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What is diversion and what is informal adjustment in the juvenile justice system?

Meridian, ID |

What is the difference between diversion and informal adjustment? Are they the same thing?

Attorney Answers 3


Generally speaking, an informal adjustment is when a juvenile is placed on informal probation and is required to perform community service or other activities. The juvenile may also be required to refrain from certain activities. If the terms and conditions of the informal probation are successfully completed, the case may be dismissed.

A diversion program is a voluntary alternative to the formal court process and is usually available to first time offenders who meet certain criteria. Through the diversion program, participants in diversion programs may receive treatment, counseling, and support to overcome addictions or certain behaviors.

The above communication is for general informational purposes only. It does NOT constitute legal advice and SHOULD NOT be used or relied upon as such. Moreover, the above communication does not create an attorney-client relationship between Oleson Law and/or Attorney Christina Oleson and any other person or entity. Legal representation by Oleson Law and/or Attorney Christina Oleson is available, but shall be set forth specifically in a separate written fee agreement signed by the parties.

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The essential difference between informal adjustment and diversion is usually the level of court involvment; both generally apply to first time offenders and juveniles with a short history of relatively minor offenses. When a case is informally adjusted, the juvenile is required to keep the peace and be of good behavior, as well as comply with any number of thtings including counselling and community service,. The juvenile's progress is usually monitored by court employee or judicial support staff. When a child is sent to diversion, he or she is literally "diverted" away from court involvement; the child is given an opportunity to show he/she can maintain good behavior and engage in various social services (if offere) without the formal filing of a petition with the court, and without the court invoking jurisdiction over the child.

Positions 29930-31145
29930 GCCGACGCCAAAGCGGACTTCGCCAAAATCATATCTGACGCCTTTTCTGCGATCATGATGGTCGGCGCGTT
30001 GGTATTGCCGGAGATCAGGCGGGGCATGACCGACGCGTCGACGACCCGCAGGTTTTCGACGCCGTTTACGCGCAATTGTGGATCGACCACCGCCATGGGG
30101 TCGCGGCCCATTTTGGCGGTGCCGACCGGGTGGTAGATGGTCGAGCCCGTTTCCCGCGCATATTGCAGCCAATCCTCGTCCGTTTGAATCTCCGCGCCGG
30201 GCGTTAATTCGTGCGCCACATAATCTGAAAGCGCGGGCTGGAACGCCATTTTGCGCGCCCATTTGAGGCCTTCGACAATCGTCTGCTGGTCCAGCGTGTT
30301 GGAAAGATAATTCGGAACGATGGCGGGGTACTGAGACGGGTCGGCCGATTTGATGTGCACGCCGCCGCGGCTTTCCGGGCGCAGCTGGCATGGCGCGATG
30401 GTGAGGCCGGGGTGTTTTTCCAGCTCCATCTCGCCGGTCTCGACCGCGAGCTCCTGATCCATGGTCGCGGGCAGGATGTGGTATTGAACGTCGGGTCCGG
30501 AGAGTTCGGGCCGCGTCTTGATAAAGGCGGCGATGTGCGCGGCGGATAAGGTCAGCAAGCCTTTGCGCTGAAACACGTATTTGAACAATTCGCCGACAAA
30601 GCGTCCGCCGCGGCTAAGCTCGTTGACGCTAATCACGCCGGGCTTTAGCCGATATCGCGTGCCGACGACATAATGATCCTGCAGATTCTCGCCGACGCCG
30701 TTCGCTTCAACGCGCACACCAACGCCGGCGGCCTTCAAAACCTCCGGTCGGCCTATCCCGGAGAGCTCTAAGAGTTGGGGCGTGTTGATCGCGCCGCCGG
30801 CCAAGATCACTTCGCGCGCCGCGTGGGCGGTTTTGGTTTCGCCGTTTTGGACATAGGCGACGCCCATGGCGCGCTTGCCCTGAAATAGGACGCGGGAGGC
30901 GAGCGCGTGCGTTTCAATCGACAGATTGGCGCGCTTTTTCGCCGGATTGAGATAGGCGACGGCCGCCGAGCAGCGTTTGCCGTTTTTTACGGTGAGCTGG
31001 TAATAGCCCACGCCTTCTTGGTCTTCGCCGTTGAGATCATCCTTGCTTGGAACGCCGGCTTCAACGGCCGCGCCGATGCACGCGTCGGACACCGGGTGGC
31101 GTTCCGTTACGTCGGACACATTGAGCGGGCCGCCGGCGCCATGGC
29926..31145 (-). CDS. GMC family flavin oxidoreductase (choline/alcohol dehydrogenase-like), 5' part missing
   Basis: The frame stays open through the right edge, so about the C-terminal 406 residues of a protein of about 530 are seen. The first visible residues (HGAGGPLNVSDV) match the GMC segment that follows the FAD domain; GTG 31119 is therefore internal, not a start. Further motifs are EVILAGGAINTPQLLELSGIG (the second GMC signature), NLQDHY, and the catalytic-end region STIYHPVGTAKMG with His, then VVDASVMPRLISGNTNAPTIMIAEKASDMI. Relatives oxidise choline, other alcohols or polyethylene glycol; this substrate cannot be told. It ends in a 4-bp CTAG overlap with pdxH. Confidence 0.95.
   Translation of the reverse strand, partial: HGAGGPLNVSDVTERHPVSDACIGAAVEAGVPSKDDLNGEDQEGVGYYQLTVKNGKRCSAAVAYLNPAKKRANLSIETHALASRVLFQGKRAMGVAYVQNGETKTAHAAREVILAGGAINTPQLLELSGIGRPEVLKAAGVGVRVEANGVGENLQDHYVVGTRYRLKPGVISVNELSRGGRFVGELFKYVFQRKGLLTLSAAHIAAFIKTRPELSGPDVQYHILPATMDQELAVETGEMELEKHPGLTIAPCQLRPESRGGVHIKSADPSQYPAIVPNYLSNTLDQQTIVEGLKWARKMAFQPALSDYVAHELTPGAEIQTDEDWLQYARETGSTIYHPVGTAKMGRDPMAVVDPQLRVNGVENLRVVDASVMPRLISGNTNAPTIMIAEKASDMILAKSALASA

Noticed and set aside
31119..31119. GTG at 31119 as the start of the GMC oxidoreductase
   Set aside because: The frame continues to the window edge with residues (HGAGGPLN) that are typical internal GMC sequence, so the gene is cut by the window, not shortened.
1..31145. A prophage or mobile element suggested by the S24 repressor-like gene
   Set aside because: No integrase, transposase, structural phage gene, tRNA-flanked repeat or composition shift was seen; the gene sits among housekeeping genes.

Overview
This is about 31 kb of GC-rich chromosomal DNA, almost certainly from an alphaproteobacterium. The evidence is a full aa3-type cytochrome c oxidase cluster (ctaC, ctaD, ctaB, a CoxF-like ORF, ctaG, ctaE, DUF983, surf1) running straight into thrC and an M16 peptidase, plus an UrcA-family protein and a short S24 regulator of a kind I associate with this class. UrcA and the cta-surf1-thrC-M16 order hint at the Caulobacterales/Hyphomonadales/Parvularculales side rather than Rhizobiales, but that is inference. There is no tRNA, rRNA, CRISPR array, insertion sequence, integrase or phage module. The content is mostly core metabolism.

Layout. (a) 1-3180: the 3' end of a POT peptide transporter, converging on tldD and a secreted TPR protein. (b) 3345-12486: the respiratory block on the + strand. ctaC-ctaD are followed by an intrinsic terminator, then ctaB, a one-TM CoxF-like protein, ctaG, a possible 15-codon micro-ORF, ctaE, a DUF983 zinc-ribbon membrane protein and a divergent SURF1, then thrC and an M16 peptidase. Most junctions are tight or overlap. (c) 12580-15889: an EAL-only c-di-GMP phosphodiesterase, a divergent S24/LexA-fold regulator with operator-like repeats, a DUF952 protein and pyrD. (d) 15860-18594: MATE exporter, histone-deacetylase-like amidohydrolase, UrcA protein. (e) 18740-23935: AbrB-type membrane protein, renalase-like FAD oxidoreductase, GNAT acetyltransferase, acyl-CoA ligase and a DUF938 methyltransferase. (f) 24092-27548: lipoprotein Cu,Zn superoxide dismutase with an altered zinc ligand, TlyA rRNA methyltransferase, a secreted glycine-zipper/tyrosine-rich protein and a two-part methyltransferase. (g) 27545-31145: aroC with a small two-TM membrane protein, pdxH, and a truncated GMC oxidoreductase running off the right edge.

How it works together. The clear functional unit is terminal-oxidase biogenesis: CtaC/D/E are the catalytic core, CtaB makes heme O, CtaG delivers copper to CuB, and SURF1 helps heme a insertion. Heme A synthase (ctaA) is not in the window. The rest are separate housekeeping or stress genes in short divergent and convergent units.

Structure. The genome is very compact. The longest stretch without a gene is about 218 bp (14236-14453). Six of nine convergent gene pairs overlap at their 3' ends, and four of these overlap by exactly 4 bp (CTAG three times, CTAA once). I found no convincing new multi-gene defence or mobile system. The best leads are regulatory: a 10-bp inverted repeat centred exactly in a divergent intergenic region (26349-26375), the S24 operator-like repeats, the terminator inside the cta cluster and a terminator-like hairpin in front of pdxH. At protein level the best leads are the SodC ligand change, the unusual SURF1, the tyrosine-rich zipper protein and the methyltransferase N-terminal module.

Exception: if you are in Rhode Island and the issue is one of truancy, there is a truancy court run by the RI Family court which is overseen by Family Court Magistrates. It's now been dubbed a "Truancy diversion program" despite the fact that kids are required to appear before judicial officers empowered to issue orders. if it is a truancy issue, my best advice is to hire a qualified juvenile defense attorney to represent you.

The answer above should not be considered to be legal advice; however, please feel free to contact me if you are seeking to hire an experienced criminal defense attorney to help you sort this matter out.

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Jennifer is right. An informal adjustment is one where the prosecutor works directly with the probation department to adjust a punishment. This can include a handful of things, such as community service, a simple reprimand, restitution, supervision by probation etc. Informal adjustment is for juveniles.

Diversion does not require you to be a minor. In diversion, a person is placed on a period of unsupervised probation, and the charge is dismissed. It is effectively like a withheld judgment with a shorter unsupervised period and is used primarily in minor drug and alcohol cases.

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